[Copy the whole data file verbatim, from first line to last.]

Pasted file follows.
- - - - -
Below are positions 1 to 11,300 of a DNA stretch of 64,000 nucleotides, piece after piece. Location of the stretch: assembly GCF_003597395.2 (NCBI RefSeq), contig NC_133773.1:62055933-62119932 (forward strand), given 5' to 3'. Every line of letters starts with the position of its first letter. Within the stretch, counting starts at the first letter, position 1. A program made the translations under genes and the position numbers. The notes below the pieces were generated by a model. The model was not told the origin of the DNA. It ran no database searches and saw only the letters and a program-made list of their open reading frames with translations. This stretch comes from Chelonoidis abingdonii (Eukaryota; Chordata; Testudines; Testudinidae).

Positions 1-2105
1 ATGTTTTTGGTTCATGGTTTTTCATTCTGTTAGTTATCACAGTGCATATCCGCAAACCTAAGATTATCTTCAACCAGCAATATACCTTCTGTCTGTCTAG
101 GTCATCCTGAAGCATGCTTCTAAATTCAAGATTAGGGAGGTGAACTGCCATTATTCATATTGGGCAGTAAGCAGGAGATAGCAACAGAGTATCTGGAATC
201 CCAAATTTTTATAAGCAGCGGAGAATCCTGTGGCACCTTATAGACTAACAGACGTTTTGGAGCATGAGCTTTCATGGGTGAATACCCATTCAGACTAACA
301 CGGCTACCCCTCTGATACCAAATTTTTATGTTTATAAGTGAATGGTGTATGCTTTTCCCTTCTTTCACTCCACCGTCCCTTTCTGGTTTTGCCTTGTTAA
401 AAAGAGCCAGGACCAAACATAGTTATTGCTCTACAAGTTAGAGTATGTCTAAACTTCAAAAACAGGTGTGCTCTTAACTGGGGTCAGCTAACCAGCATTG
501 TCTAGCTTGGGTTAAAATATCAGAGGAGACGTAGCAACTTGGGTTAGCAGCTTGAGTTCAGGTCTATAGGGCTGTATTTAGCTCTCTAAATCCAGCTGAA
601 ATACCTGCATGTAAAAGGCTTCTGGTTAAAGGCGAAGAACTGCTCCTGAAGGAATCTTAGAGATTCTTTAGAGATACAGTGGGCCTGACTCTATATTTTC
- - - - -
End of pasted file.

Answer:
Below are positions 1 to 11,300 of a DNA stretch of 64,000 nucleotides, piece after piece. Location of the stretch: assembly GCF_003597395.2 (NCBI RefSeq), contig NC_133773.1:62055933-62119932 (forward strand), given 5' to 3'. Every line of letters starts with the position of its first letter. Within the stretch, counting starts at the first letter, position 1. A program made the translations under genes and the position numbers. The notes below the pieces were generated by a model. The model was not told the origin of the DNA. It ran no database searches and saw only the letters and a program-made list of their open reading frames with translations. This stretch comes from Chelonoidis abingdonii (Eukaryota; Chordata; Testudines; Testudinidae).

Positions 1-2105
1 ATGTTTTTGGTTCATGGTTTTTCATTCTGTTAGTTATCACAGTGCATATCCGCAAACCTAAGATTATCTTCAACCAGCAATATACCTTCTGTCTGTCTAG
101 GTCATCCTGAAGCATGCTTCTAAATTCAAGATTAGGGAGGTGAACTGCCATTATTCATATTGGGCAGTAAGCAGGAGATAGCAACAGAGTATCTGGAATC
201 CCAAATTTTTATAAGCAGCGGAGAATCCTGTGGCACCTTATAGACTAACAGACGTTTTGGAGCATGAGCTTTCATGGGTGAATACCCATTCAGACTAACA
301 CGGCTACCCCTCTGATACCAAATTTTTATGTTTATAAGTGAATGGTGTATGCTTTTCCCTTCTTTCACTCCACCGTCCCTTTCTGGTTTTGCCTTGTTAA
401 AAAGAGCCAGGACCAAACATAGTTATTGCTCTACAAGTTAGAGTATGTCTAAACTTCAAAAACAGGTGTGCTCTTAACTGGGGTCAGCTAACCAGCATTG
501 TCTAGCTTGGGTTAAAATATCAGAGGAGACGTAGCAACTTGGGTTAGCAGCTTGAGTTCAGGTCTATAGGGCTGTATTTAGCTCTCTAAATCCAGCTGAA
601 ATACCTGCATGTAAAAGGCTTCTGGTTAAAGGCGAAGAACTGCTCCTGAAGGAATCTTAGAGATTCTTTAGAGATACAGTGGGCCTGACTCTATATTTTC